Chan Lowe: The Twitter Revolution
What’s going on in Egypt could never have happened ten years ago, or even five. Suddenly, with worldwide access to the Internet, people have a tool at their disposal that is so unlike any we have ever known, so “game-changing,” to use a tired but apt cliché, that the political history of mankind from now on now may well be upended.
I’m not ready to give Mark Zuckerberg of Facebook or Jack Dorsey of Twitter the Nobel Peace Prize just yet, but those are some potent weapons they inadvertently created. For thirty years, Hosni Mubarak has been able to rule Egypt, as strong men and caudillos have ruled other countries before him (and still do), by sheer force of arms.
He, and others, have accrued wealth, comforts and power for themselves, their families and cronies, by creating a corrupt system that robs the wealth of their own people. Anyone who complains or foments discord is taught a quick lesson, or worse, disappears.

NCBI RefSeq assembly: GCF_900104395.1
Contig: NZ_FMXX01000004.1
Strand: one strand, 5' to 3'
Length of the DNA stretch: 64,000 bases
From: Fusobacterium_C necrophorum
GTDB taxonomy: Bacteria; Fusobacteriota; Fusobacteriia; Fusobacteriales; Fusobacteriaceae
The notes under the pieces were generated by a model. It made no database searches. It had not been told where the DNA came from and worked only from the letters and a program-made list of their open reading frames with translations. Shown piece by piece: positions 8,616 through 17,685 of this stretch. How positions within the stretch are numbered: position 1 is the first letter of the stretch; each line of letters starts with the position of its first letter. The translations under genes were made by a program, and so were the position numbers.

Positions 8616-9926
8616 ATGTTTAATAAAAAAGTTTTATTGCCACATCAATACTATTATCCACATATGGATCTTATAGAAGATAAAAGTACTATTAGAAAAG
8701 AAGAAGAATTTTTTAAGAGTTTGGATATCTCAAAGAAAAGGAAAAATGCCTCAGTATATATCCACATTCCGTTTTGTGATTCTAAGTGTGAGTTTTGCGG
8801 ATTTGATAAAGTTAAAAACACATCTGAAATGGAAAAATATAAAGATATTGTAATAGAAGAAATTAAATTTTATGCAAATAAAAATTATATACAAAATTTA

Now, the masses can organize with an efficiency no one ever envisioned. Even without established leaders, the downtrodden and disaffected of Egypt were able, through “people power,” to forge themselves into a tsunami that has appeared, so far, to seriously threaten (if not topple) the entrenched forces of repression.
Westerners used to think of the Arab world as forever cursed to live under the yoke of despots. Without a history of enlightened democracy in their culture, its people had no models to follow, and lay open to victimization.
Thanks to the developments of the last week in Egypt and Tunisia, we have found that human beings don’t need models to change their condition. All they need, in addition to their anger and frustration, are hope and desire. Social media have given them the means.
Their rulers know it, too, and there are a lot of sleepless nights right now in Middle Eastern palaces of power.
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